Smilax pulverulenta plant Marielle Anzalone

Smilax pulverulenta plant
Marielle Anzalone

Class
Monocotyledoneae (Monocots)
Family
Smilacaceae (Greenbrier Family)
State Protection
Endangered
Listed as Endangered by New York State: in imminent danger of extirpation in New York. For animals, taking, importation, transportation, or possession is prohibited, except under license or permit. For plants, removal or damage without the consent of the landowner is prohibited.
Federal Protection
Not Listed
State Conservation Status Rank
S1
Critically Imperiled in New York - Especially vulnerable to disappearing from New York due to extreme rarity or other factors; typically 5 or fewer populations or locations in New York, very few individuals, very restricted range, very few remaining acres (or miles of stream), and/or very steep declines.
Global Conservation Status Rank
G4G5
Apparently or Demonstrably Secure globally - Uncommon to common in the world, but not rare; usually widespread, but may be rare in some parts of its range; possibly some cause for long-term concern due to declines or other factors. More information is needed to assign either G4 or G5.

Summary

Did you know?

The species name is Latin for powdery and refers to the small hairs on the veins beneath leaves (Fernald 1950).

State Ranking Justification

There are three existing populations but all of them have under 100 plants each. One population from 1916 was rediscovered in the 1990s and one other population from the 1870s needs to be resurveyed. 2 populations known from 1893 and 1919 respectively, no longer exist because their habitat has been destroyed.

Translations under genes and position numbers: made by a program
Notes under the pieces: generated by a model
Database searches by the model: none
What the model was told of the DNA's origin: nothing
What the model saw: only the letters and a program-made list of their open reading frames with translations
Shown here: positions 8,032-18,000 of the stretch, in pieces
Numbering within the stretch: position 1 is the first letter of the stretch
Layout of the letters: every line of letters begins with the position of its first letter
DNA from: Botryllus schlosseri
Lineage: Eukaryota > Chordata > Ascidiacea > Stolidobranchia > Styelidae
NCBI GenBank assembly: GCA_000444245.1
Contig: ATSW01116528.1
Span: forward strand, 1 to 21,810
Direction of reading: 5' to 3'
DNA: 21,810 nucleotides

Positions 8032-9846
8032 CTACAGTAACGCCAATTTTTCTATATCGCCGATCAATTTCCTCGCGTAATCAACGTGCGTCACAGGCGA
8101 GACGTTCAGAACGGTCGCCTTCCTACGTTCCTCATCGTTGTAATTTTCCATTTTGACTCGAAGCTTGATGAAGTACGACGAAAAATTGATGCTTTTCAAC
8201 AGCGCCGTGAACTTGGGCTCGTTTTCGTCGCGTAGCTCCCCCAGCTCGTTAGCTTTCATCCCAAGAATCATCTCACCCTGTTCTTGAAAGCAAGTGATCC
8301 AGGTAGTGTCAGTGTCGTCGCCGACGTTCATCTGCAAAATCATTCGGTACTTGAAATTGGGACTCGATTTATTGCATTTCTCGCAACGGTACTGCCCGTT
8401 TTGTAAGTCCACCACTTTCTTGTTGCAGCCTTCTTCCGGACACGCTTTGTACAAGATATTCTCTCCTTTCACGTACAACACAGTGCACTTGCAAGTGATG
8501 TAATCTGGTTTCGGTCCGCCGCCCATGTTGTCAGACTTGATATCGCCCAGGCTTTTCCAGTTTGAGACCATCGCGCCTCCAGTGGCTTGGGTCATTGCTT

Short-term Trends

The short-term trend of existing populations seems to be stable.

Long-term Trends

The long-term trend is somewhat negative. This plant has always been very rare in New York and there have been just a few populations documented since the late 1800s. Numbers will continue at low levels for the foreseeable future.

Conservation and Management

Threats

Overuse of natural areas from nearby residential developments may threaten these plants.

Conservation Strategies and Management Practices

Natural buffers need to be established around populations in order to prevent direct disturbance.

Research Needs

Some herbarium work is needed to make sure that proper identifications were made to distinguish specimens from the closely related and common Smilax herbacea. More research is needed to determine its habitat preference to better target areas for survey as populations occur in seemingly common habitat.

Habitat

Habitat

In New York, two populations occur along the banks of a stream at the base of a slope; one in a shrub tangle of a mesic woods dominated by maples and the other in a rich oak-tulip tree deciduous woods. A third population is in a heavily disturbed successional oak-hickory forest near a playground area, small wetland, and public golf course (New York Natural Heritage Program 2012). Moist soil of open woods, roadsides, and tickets (Gleason and Cronquist 1991). Rich woods, thickets, usually in calcareous soils (FNA 2002).

Associated Ecological Communities

  • Oak-tulip tree forest (guide)
    A hardwood forest that occurs on moist, well-drained sites in southeastern New York. The dominant trees include a mixture of five or more of the following: red oak, tulip tree, American beech, black birch, red maple, scarlet oak, black oak, and white oak.